A one-page, 27-item questionnaire that is available free online is a valid and effective tool to help primary care doctors screen patients for four common psychiatric illnesses, a study led by University of North Carolina at Chapel Hill researchers concludes.
Results of the My Mood Monitor (M-3) checklist study are published in the March/April 2010 issue of Annals of Family Medicine. The checklist was developed by M-3 Information of Bethesda, Md., and is available at www.mymoodmonitor.com.
“About one in 10 Americans who suffer from depression and anxiety-related mental health disorders never receives treatment because they don’t understand what’s wrong, and when they go to their family doctor these treatable illnesses are too often missed,” said Bradley Gaynes, M.D., M.P.H, lead author of the study and an associate professor of psychiatry in the UNC School of Medicine.
“For these millions of people and their primary care providers, the M-3 screener is a tremendously helpful resource,” Gaynes said.
The M-3 checklist is designed to screen for depression, bipolar disorder, anxiety disorders and post-traumatic stress disorder (PTSD). For most people who suffer from any of these conditions, Gaynes said, their initial diagnosis is made by a primary care provider, not by a psychiatrist. In addition, the majority of prescriptions for antidepressant medications are written by primary care physicians. For those reasons, a single tool that can screen for multiple disorders would be very helpful, Gaynes said.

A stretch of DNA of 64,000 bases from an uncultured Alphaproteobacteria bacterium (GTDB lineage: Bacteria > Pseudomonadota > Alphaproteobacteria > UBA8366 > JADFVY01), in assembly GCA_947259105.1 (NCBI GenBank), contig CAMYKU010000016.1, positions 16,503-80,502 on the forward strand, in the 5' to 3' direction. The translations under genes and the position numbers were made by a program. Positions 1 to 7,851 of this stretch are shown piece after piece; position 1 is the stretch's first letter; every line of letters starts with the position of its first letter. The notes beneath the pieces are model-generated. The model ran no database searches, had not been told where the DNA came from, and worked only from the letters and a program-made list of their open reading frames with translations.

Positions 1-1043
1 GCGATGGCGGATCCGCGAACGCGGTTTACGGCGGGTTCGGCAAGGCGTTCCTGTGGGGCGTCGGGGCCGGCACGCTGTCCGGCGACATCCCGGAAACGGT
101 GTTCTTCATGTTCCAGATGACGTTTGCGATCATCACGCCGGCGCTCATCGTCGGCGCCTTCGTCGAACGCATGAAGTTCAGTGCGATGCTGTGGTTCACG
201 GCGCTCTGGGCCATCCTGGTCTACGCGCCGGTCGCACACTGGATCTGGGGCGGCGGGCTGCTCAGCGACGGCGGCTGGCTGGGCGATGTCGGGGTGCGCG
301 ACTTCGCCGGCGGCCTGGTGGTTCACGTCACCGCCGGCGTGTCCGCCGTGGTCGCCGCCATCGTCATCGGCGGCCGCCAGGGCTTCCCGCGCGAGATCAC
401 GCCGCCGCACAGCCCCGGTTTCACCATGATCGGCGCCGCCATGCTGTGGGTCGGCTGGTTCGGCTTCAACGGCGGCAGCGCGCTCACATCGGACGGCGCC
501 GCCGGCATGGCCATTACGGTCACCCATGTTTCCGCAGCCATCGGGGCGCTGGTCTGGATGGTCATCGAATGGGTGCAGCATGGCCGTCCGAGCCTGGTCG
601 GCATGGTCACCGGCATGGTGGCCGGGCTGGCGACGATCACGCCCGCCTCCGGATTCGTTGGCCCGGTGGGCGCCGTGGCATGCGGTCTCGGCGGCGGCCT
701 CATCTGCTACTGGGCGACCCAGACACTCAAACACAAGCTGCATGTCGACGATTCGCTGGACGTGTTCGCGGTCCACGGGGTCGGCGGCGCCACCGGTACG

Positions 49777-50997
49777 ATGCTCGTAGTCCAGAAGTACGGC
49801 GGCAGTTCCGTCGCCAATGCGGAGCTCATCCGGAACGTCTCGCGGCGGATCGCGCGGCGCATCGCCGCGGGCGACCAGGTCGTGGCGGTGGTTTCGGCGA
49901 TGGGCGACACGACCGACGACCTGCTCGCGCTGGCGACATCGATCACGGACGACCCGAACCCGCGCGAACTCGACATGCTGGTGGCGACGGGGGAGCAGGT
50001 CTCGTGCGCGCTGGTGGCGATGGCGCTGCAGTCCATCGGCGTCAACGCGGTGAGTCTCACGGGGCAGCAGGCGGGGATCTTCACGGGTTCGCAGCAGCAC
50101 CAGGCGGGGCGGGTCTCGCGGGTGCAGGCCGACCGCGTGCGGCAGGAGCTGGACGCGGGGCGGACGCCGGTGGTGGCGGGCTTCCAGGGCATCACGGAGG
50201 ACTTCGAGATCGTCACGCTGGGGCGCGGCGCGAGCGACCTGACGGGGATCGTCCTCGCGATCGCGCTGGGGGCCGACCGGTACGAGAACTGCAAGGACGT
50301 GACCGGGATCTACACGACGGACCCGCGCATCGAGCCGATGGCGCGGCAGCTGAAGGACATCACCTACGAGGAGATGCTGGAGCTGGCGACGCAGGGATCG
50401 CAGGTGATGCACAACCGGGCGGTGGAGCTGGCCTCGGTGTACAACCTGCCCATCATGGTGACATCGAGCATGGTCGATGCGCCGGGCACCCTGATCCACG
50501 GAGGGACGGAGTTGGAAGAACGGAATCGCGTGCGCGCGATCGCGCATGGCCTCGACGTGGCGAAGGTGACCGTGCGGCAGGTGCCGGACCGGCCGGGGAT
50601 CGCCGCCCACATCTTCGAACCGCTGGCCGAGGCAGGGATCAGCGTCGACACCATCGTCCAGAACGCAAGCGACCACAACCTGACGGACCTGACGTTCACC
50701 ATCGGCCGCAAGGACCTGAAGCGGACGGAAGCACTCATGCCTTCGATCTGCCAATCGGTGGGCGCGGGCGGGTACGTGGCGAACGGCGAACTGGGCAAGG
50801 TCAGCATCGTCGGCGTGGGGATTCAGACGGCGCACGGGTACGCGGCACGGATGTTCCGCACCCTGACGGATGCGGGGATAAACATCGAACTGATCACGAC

To evaluate the M-3 checklist, Gaynes and study co-authors enrolled 647 adults age 18 or older who sought care at the UNC Family Medicine Center between July 2007 and February 2008. Each participant filled out a paper version of the checklist while waiting to see their doctor. Each participant’s completed checklist was then given to their doctor, and the doctors used the checklist to discuss emotional health with their patients.
Researchers later interviewed each person who filled out the checklist, within 30 days of their doctor visit, and assigned final diagnoses after reviewing each interview with Gaynes. These diagnoses were then compared to the answers each participant gave on their checklists. The results showed that the M-3 was effective in screening for any mood or anxiety disorder 83 percent of the time and for a specific disorder in 76 percent of cases.
Gaynes said the research team is currently designing a second study to measure the effectiveness of the M-3 checklist when used by individuals to monitor their mental health status over time. The company has developed a mobile phone version of the checklist that will be released later.
In addition to Gaynes, authors of the study were Joanne De-Veaugh-Geiss, LPA, and Hongbin Gu, Ph.D., from UNC’s Department of Psychiatry; David R. Rubinow, M.D., UNC’s chair of psychiatry, Sam Weir, M.D. of UNC’s Department of Family Medicine; Cora MacPherson, Ph.D., of Social & Scientific Systems Inc. in Silver Spring, Md.; Herbert C. Schulberg, Ph.D., M.S.Hyg., of Weill Cornell Medical College; and Larry Culpepper, M.D., M.P.H., professor and chairman of family medicine at Boston University and chief of family medicine at Boston Medical Center.
The M-3 checklist was developed by a team of mental health practitioners and experts, including Robert M. Post, M.D., head of the Bipolar Collaborative Network; Bernard M. Snyder, M.D., assistant clinical professor of psychiatry at Georgetown University and a cognitive behavioral therapist; Michael L. Byer, director of M-3 Information; and Gerald Hurowitz, M.D., assistant clinical professor of psychiatry at Columbia University and a clinical psychopharmacologist.
UNC was invited to design and lead the study, which was funded by M-3 Information, by Robert Post, Gaynes said. Post had previously worked with David Rubinow, now UNC’s chair of psychiatry, when both were at the National Institute of Mental Health, Gaynes said.
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